NGX expresses optimism over FG’s readiness to tackle FX constraints

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The total transactions on the local bourse have hit N2.35trn at the end of May, indicating a 115.40 per cent increase compared to the first five months of 2023.

  • FX constraints reduced foreign investment by 38.5% in 15 years – Onyema

BY BAMIDELE FAMOOFO

The Nigerian Exchange Limited has said it is confident that the new administration will take efficient steps to address foreign exchange constraints, which have continued to challenge the nation’s economy.

Its Chief Executive Officer, Temi Popoola, stated this during the closing gong ceremony to commemorate the centenary anniversary of the International Court of Arbitration which was held in Lagos on Thursday.

While welcoming the ICC delegation to the Exchange, Popoola who was ably represented by the Divisional Head, Capital Markets at NGX, Jude Chiemeka, stated that the exchange is pleased with the growing number of domestic and foreign investors on its platform.

He noted that the NGX trades between $250 million and $300 million a day and added that this has declined owing to FX constraints.

“We are hopeful and we are beginning to see that the new administration wants to tackle FX constraints. At the NGX, we will continue to appreciate our partners. We are truly delighted to welcome the ICC to the exchange and at NGX, we will continue to build on partnerships just to ensure that companies will be able to come and raise capital,” Chiemeka said.

Responding, the Secretary General, ICC, John Denton, noted that the ICC with 400 million members in 170 countries, plays a critical role in ensuring appropriate advocacy with the government and global business community on effective means of enabling the private sector, provide training and capacity building to link Nigerian businesses unto the extraordinary global platform of the national chamber of commerce.

Denton said one of the key aims of the ICC is to enable global trade while expressing excitement that the market sustained a bullish tilt in three consecutive trading sessions.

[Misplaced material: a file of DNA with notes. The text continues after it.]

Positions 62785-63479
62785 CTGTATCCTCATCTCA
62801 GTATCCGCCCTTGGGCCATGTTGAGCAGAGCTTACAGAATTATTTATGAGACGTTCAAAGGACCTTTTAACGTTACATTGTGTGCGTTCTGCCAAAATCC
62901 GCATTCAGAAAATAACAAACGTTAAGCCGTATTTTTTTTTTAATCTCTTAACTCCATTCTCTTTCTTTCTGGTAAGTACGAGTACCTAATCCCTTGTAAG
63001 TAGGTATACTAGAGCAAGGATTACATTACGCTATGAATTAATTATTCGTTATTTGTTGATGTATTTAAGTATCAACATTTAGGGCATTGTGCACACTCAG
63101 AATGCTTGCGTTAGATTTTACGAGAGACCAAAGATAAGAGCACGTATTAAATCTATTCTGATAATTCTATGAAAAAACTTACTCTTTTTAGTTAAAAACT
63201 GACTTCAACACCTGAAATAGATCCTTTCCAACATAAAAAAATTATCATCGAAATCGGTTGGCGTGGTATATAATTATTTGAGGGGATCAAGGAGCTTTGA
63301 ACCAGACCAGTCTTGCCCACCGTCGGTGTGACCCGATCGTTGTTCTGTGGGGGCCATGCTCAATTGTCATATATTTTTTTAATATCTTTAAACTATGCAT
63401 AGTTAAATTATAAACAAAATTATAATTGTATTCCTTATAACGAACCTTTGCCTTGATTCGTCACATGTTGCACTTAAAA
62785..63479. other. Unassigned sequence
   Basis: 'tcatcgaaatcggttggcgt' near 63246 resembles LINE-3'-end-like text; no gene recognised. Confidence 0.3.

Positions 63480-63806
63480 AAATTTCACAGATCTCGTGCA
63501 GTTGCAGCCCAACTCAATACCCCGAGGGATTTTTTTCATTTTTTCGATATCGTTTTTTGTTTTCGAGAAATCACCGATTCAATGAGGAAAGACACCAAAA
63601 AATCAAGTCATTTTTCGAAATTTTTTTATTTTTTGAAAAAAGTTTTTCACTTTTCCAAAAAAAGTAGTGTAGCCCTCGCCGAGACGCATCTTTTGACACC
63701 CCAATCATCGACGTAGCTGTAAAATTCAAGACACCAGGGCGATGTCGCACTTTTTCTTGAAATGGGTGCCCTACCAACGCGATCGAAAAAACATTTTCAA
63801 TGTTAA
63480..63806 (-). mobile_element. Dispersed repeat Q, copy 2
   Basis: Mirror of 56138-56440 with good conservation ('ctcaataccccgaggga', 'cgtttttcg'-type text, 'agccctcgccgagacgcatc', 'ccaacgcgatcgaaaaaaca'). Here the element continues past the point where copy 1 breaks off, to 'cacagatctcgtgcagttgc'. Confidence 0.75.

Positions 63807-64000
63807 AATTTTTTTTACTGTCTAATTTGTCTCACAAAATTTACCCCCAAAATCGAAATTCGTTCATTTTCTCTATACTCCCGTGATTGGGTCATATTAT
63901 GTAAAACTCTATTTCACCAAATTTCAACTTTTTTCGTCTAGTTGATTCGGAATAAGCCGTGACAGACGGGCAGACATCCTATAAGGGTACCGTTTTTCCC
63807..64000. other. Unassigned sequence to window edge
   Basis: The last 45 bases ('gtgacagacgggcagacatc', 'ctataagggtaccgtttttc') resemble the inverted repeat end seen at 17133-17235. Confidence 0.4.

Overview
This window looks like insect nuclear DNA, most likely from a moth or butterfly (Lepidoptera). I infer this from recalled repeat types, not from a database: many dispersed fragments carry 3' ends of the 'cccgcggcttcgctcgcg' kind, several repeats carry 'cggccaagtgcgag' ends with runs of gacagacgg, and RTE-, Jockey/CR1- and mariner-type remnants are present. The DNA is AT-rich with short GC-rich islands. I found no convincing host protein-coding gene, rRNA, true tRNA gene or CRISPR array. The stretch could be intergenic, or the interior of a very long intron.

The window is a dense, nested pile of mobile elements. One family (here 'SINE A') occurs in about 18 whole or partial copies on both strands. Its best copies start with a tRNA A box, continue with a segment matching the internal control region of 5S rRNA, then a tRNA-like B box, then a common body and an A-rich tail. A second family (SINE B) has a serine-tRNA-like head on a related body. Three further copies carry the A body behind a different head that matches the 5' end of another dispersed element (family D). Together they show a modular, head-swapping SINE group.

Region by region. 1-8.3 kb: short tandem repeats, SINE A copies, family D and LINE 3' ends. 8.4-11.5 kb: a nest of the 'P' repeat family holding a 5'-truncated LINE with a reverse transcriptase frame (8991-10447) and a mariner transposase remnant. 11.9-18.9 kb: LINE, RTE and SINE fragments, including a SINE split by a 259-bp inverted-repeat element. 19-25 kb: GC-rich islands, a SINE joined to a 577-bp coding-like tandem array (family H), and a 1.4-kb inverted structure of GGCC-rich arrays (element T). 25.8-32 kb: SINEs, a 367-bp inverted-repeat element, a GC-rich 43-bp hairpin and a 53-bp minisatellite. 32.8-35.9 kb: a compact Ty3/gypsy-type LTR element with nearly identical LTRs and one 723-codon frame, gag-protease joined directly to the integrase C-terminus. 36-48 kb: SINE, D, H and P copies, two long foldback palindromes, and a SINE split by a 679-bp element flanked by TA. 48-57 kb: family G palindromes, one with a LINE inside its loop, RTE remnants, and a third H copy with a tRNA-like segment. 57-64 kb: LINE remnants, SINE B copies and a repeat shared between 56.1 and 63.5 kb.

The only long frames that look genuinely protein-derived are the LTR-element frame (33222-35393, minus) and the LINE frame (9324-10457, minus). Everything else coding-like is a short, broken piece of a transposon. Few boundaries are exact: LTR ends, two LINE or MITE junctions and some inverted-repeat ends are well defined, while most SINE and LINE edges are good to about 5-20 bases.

According to him, this bodes well especially for investors’ confidence under the new administration and is critical to keeping the market competitive and transparent.

Commending the NGX for its giant strides in innovation and technology, Denton said this aligns with the ICC objectives, which is a critical part of its role in developing the private sector and enabling the private sector to operate effectively.

“We are looking at 30-40 sovereign states with serious debt and liquidity issues and yet on a global basis, that is dismissed as something to be worried about and not something to be acted on.

What that means is that the advanced economies are not prepared to work harder on the debt forgiveness issue, resolution issue because if these countries fall over, it will be terrible. We think this is fundamentally wrong and that is what we are working on. Working with a group like the NGX who understands what is required to keep the markets moving will be very helpful too,” the ICC Secretary General said.

Meanwhile, on the back of the new administration’s readiness to remove the fuel subsidy, unify exchange rates and ensure that investors and foreign businesses repatriate their hard-earned dividends and profits home, the Group Chief Executive Officer, Nigerian Exchange Group, Oscar Onyema, has expressed optimism that the nation’s economy will witness more investment flows.

Onyema disclosed that foreign transactions on the Exchange have decreased by 38.5 per cent from N616 billion in 2007 to N379 billion in 2022 owing to the FX constraints in the country.

Furthermore, foreign transactions accounted for about 16 per cent of the total transactions in the first four months of 2023 while total foreign transactions currently stand at N62.18 billion in the same period.

Onyema stated this during the 7th edition of the International Court of Arbitration Africa Conference on International Arbitration which was held in Lagos.

He said there is bound to be more investment flows in Nigeria.

“All these are the right noises for money. Money goes to the least resistant places where it can get the best risk adjustment returns without unnecessary hassles because there is competition across the globe.

“On what we have seen in the last eight years, there has been an outflow of foreign portfolio investments predominantly and more than half of our markets are outside of America, but with these policy changes, you can begin to understand why we are very optimistic that these flows will come back and with it, attract additional flows”, Onyema said.

When questioned about the promising signs of growth across Nigeria and Africa, he pointed out that the growing population of young entrepreneurs who are driving their business consistently, increased traction in the Fast-Moving Consumer Goods industry and the fact that Nigeria is one of the largest producers of oil.

“These signs point to where we have strength, this is where we have a competitive advantage in Africa and this is where we can start the journey to get more value-added output,” he noted.